I find that when I sing I have to take care not to let the emotion interrupt the clarity of my voice and to do that I have to really support my singing with intention and strength from my diaphragm. I try to use the need to communicate with my son to help drive the words out of me, so rather than try and stop the emotions I feel in that moment I release them into the music. This is not the first time I have sung solo on stage, but every night I am filled with excitement, emotion and an overall full body experience as I provide the soundtrack to a very sorrowful section of this stave.
In our version of this story Mr. Fezziwig faces the possibility of having to take his wife to a debtor’s prison if he doesn’t sell his business to Marley and Scrooge to relieve his debt. Charles Dickens’ father Joseph faced the same dilemma. Charles Dickens was sent to work at a blacking warehouse, that manufactured soot into a black pigment used in boot polish, matches and fertilizer, at the age of 11 to try and help earn money to alleviate his father’s debt. Two days after Charles’ 12th birthday Joseph Dicken’s and his family were sent to live in a cell at a debtor’s prison. Eventually his father and family were released from prision and Charles was able to leave the factory and return to school. He went on to become a law clerk, then a court reporter and finally one of the most prolific novelists of the 19th century who depicted the social classes, morals and values of the times with characters that were reflections from his past.
I believe the seeds of many of his novels came from this traumatic experience in his formative years. As he became a well know writer he noticed that working conditions had not changed in Victorian Britain. He noticed a new industrial working class struggling to survive in the shadows of the Industrial Revolution. Thousands of people fled their country homes, attracted to work in the industrial cities that harbored factories, machinery, steam and railroads. These poor hardworking men, women and children were used and abused by those that controlled the wealth and businesses at that time. Disease and crime was rampant and these people, especially children, were perishing. Dickens’ past haunted him and he saw that the working conditions had not changed. He felt a need to write a story that contained a message about responsibility for one’s fellow man and the problems that can arise from greed, selfishness and indifference. That story became A Christmas Carol.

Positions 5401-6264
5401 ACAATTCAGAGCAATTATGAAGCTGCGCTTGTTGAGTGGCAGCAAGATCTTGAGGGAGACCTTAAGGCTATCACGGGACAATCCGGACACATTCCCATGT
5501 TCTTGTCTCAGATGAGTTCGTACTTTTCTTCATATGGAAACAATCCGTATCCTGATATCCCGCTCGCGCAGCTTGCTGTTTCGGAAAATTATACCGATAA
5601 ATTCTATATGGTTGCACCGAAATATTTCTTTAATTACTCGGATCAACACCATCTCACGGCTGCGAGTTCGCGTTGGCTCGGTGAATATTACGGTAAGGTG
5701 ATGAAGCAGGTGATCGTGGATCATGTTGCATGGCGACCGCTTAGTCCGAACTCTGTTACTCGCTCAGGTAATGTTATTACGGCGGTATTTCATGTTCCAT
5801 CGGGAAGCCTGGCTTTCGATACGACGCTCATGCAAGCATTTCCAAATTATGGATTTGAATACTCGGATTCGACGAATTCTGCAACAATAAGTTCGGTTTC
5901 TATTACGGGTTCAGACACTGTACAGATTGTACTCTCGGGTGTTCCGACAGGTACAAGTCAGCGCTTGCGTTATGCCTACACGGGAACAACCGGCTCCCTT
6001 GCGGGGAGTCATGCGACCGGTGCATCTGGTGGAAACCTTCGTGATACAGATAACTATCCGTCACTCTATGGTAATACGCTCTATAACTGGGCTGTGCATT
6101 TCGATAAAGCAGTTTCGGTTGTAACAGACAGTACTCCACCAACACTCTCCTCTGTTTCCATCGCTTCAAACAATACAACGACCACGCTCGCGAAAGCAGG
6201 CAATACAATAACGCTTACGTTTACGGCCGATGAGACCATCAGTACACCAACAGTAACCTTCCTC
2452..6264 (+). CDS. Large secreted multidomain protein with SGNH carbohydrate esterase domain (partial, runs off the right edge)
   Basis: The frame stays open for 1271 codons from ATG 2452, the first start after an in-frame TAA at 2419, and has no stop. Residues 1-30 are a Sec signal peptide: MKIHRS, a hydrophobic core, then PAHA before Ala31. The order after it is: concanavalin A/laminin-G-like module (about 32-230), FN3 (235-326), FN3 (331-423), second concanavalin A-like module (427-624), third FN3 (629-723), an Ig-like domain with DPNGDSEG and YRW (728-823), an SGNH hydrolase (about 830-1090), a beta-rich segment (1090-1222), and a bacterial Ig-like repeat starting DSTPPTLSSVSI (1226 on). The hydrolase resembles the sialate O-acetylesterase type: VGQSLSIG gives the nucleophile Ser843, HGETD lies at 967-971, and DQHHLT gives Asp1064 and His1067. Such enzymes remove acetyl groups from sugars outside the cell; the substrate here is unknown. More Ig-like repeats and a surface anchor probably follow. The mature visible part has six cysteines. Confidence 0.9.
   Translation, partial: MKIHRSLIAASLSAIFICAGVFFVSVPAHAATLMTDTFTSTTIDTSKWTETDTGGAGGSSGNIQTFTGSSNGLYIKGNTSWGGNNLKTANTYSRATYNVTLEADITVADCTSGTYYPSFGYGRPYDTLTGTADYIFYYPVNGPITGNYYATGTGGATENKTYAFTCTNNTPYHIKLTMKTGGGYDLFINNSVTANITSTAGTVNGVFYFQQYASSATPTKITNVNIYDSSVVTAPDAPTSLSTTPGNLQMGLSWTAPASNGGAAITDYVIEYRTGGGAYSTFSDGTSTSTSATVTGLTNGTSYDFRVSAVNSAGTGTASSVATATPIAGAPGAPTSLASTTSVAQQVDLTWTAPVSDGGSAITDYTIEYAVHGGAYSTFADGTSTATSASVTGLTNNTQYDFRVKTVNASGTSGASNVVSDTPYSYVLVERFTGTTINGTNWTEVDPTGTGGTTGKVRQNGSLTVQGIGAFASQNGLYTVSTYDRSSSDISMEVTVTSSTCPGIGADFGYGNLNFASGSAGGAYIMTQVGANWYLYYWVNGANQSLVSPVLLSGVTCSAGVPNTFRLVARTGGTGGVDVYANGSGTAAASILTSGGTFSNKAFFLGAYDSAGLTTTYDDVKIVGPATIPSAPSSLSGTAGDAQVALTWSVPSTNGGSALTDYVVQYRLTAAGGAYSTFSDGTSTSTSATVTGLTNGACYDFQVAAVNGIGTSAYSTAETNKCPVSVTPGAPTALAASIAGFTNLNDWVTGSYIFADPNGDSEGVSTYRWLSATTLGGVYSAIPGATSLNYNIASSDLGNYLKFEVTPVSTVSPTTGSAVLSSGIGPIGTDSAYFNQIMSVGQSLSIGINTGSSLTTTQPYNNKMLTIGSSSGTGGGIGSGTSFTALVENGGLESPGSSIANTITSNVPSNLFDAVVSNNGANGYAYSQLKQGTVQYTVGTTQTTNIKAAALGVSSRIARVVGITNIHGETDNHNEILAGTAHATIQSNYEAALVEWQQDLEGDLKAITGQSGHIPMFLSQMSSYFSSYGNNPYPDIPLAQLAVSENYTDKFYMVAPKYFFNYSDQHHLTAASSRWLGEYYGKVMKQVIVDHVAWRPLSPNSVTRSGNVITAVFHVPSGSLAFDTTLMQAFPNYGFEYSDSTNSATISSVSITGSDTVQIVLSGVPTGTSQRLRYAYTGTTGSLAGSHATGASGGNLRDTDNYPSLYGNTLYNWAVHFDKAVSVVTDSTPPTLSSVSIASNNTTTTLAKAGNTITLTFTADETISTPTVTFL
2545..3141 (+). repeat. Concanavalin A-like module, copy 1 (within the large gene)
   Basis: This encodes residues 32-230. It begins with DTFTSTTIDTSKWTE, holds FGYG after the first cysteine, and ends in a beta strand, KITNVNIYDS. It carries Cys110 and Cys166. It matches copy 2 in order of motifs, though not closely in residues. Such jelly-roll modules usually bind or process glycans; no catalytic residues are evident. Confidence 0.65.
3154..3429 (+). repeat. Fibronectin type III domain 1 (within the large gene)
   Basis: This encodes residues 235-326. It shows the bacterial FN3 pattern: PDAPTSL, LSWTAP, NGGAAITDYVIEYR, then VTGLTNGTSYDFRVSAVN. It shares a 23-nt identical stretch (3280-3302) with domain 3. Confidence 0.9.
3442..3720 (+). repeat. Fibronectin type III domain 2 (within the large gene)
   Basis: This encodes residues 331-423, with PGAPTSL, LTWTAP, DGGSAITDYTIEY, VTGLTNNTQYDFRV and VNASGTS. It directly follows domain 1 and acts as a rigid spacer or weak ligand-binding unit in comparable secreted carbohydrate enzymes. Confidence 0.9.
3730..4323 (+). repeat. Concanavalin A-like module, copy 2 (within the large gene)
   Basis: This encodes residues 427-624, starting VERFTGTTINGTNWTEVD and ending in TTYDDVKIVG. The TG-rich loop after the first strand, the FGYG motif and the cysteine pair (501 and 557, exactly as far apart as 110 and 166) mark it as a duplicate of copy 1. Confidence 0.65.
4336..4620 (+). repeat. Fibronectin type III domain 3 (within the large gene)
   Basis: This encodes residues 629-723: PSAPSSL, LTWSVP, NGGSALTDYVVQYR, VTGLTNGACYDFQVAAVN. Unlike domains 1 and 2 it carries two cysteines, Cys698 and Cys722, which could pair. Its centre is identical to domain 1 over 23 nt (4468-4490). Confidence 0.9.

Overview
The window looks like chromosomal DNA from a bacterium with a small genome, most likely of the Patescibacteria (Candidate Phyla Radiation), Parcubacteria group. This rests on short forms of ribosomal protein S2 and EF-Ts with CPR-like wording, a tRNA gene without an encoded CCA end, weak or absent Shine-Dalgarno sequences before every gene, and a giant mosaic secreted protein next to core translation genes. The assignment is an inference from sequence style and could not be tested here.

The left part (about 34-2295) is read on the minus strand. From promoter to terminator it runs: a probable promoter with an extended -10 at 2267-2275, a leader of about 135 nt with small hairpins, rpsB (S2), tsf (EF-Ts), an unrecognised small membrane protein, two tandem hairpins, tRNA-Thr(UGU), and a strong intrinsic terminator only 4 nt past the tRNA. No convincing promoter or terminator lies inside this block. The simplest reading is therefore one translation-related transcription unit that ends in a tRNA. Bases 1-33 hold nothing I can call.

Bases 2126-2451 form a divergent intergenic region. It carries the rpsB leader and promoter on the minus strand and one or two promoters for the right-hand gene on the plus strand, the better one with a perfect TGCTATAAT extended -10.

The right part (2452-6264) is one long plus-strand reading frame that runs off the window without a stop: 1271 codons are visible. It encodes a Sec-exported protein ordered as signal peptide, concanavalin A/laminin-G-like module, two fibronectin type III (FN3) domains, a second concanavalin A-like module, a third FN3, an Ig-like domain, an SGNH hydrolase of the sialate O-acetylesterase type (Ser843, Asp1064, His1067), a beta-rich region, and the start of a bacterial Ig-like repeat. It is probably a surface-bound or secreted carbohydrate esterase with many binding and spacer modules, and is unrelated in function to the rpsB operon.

“Spirit!” said Scrooge in a broken voice, “remove me from this place.”
“I told you these were shadows of the things that have been,” said the Ghost. “That they are what they are, do not blame me!”
“Remove me!” Scrooge exclaimed, “I cannot bear it!”
He turned upon the Ghost, and seeing that it looked upon him with a face, in which in some strange way there were fragments of all the faces it had shown him, wrestled with it.
“Leave me! Take me back. Haunt me no longer!”
Charles Dickens, Stave 2, A Christmas Carol